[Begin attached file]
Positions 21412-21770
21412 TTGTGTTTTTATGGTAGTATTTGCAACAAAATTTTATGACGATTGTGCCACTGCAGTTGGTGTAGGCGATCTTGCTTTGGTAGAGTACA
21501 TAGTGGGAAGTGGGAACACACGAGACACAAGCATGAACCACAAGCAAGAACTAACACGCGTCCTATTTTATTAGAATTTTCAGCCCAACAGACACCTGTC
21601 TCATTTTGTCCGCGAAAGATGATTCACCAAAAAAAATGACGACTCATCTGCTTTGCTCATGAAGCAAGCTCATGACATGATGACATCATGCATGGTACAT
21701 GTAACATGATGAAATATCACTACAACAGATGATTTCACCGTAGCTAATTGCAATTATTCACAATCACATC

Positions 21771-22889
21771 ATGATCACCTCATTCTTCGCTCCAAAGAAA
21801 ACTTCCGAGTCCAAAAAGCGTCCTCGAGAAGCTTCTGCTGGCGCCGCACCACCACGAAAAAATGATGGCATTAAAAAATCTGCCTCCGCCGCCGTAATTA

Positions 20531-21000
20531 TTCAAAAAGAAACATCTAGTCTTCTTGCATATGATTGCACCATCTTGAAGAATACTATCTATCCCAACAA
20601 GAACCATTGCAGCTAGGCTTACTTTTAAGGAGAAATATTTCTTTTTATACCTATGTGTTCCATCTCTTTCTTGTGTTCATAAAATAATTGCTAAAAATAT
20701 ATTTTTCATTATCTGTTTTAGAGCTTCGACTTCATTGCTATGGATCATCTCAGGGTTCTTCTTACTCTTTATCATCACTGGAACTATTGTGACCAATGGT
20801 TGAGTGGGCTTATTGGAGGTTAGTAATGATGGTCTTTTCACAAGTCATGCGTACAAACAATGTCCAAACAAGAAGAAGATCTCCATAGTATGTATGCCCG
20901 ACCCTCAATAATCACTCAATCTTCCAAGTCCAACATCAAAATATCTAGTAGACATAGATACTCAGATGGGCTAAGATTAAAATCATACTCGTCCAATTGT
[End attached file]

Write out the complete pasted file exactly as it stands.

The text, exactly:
Positions 21412-21770
21412 TTGTGTTTTTATGGTAGTATTTGCAACAAAATTTTATGACGATTGTGCCACTGCAGTTGGTGTAGGCGATCTTGCTTTGGTAGAGTACA
21501 TAGTGGGAAGTGGGAACACACGAGACACAAGCATGAACCACAAGCAAGAACTAACACGCGTCCTATTTTATTAGAATTTTCAGCCCAACAGACACCTGTC
21601 TCATTTTGTCCGCGAAAGATGATTCACCAAAAAAAATGACGACTCATCTGCTTTGCTCATGAAGCAAGCTCATGACATGATGACATCATGCATGGTACAT
21701 GTAACATGATGAAATATCACTACAACAGATGATTTCACCGTAGCTAATTGCAATTATTCACAATCACATC

Positions 21771-22889
21771 ATGATCACCTCATTCTTCGCTCCAAAGAAA
21801 ACTTCCGAGTCCAAAAAGCGTCCTCGAGAAGCTTCTGCTGGCGCCGCACCACCACGAAAAAATGATGGCATTAAAAAATCTGCCTCCGCCGCCGTAATTA

Positions 20531-21000
20531 TTCAAAAAGAAACATCTAGTCTTCTTGCATATGATTGCACCATCTTGAAGAATACTATCTATCCCAACAA
20601 GAACCATTGCAGCTAGGCTTACTTTTAAGGAGAAATATTTCTTTTTATACCTATGTGTTCCATCTCTTTCTTGTGTTCATAAAATAATTGCTAAAAATAT
20701 ATTTTTCATTATCTGTTTTAGAGCTTCGACTTCATTGCTATGGATCATCTCAGGGTTCTTCTTACTCTTTATCATCACTGGAACTATTGTGACCAATGGT
20801 TGAGTGGGCTTATTGGAGGTTAGTAATGATGGTCTTTTCACAAGTCATGCGTACAAACAATGTCCAAACAAGAAGAAGATCTCCATAGTATGTATGCCCG
20901 ACCCTCAATAATCACTCAATCTTCCAAGTCCAACATCAAAATATCTAGTAGACATAGATACTCAGATGGGCTAAGATTAAAATCATACTCGTCCAATTGT